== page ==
Ask a Dutch person and a non-Dutch person to name a famous Dutch writer, and there’s big chance the latter will come up with Nooteboom, while the former mightn’t think of him at all. Perhaps this is because Nooteboom’s work has been translated into many languages all over the world. But happily, in November Cees Nooteboom (76) won what he deserves for his oeuvre: the Prijs der Nederlandse Letteren (a prestigious Dutch literature prize).
Reason enough to pick up one of his first books, Rituals (1980). This novel is a classic, seen as the heart of his oeuvre, won many prizes and – last but not least – was an important factor in the international breakthrough of Dutch literature.
Rituals is about three decades of the life of a wealthy 40-year-old man, Inni Wintrop. The book begins with his failed suicide, which might also explain his understanding for two important men he later meets. First, Wintrop gets to know Arnold Taads, the loneliest man he has ever known. In the life of Taads, time is the father of all things. Ten minutes early for an appointment with Arnold means waiting ten minutes at his door.
Later, Wintrop accidentally makes the acquaintance of Philip Taads, Arnold’s abandoned son, who is even lonelier than his father. He lives like a monk and specialises in Oriental art. The two are, both in their own way, ruled by the rituals they live by. Their hatred for human life and for themselves is so extreme that they want to be freed of it. They intend to vanish from this world altogether – and finally they both do.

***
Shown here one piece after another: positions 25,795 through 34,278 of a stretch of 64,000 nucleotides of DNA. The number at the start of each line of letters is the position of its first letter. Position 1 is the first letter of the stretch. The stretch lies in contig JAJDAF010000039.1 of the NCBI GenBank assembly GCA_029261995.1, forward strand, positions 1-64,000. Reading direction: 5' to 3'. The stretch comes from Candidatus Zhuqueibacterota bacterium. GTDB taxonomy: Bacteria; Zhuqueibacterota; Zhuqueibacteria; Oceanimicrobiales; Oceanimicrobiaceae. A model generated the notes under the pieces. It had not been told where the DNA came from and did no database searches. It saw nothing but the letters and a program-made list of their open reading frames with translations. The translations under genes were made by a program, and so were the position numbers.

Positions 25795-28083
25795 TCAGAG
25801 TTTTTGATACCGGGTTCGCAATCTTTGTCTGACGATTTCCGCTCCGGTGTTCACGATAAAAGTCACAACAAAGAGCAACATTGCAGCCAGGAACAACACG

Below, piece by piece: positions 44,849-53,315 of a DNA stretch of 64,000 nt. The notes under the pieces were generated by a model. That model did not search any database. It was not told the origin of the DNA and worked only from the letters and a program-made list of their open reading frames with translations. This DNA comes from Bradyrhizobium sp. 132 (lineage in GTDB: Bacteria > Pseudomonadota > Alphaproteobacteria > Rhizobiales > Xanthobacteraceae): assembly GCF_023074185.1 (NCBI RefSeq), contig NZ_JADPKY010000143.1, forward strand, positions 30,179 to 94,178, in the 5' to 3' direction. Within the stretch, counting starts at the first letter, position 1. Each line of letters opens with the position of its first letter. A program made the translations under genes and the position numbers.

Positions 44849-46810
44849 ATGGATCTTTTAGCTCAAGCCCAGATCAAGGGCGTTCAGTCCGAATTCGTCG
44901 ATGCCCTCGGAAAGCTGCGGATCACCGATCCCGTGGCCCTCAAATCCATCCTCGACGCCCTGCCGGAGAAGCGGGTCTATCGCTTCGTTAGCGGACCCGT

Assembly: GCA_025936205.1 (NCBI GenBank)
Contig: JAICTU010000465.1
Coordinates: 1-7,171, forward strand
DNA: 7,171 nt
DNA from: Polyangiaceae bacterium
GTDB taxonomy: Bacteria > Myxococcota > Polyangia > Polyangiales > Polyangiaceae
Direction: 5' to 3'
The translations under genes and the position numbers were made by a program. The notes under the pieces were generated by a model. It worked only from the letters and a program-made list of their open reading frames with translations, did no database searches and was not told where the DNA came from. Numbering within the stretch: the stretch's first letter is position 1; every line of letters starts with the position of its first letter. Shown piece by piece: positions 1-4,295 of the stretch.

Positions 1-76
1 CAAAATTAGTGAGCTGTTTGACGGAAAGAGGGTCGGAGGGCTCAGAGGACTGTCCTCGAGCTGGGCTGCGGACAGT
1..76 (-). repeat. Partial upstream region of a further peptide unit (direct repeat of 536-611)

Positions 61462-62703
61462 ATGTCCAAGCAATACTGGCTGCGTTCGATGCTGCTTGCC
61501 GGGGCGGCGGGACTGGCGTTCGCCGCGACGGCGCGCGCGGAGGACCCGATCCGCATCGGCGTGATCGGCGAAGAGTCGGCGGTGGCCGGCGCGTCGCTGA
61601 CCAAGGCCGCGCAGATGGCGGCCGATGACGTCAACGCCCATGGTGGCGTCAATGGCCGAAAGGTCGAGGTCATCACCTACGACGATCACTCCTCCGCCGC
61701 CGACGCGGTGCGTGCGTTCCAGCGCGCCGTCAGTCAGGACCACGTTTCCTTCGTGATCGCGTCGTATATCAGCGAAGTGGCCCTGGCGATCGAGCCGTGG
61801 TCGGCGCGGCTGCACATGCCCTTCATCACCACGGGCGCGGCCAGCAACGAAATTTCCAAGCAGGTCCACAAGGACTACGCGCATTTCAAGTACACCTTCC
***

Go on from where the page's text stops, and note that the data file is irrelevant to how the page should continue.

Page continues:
Wintrop is rich and urbane, but on the other hand has ‘weird’ friends. Once his interest in someone is sparked, he doesn’t let go. He observes his own life and everything that happens in it as an onlooker. He doesn’t like psychology, but while philosophising – which he does a lot, but not very consistently – he realises he is also using psychology. The contradictions in his character make him fascinating.
Nooteboom’s use of language is sparkling and supple. His wisdom comes to the fore in the depictions of the characters and the commentary about them by the all-knowing writer. The way in which he relativises melancholy is refreshing and makes painful topics bearable and sometimes even tragicomic.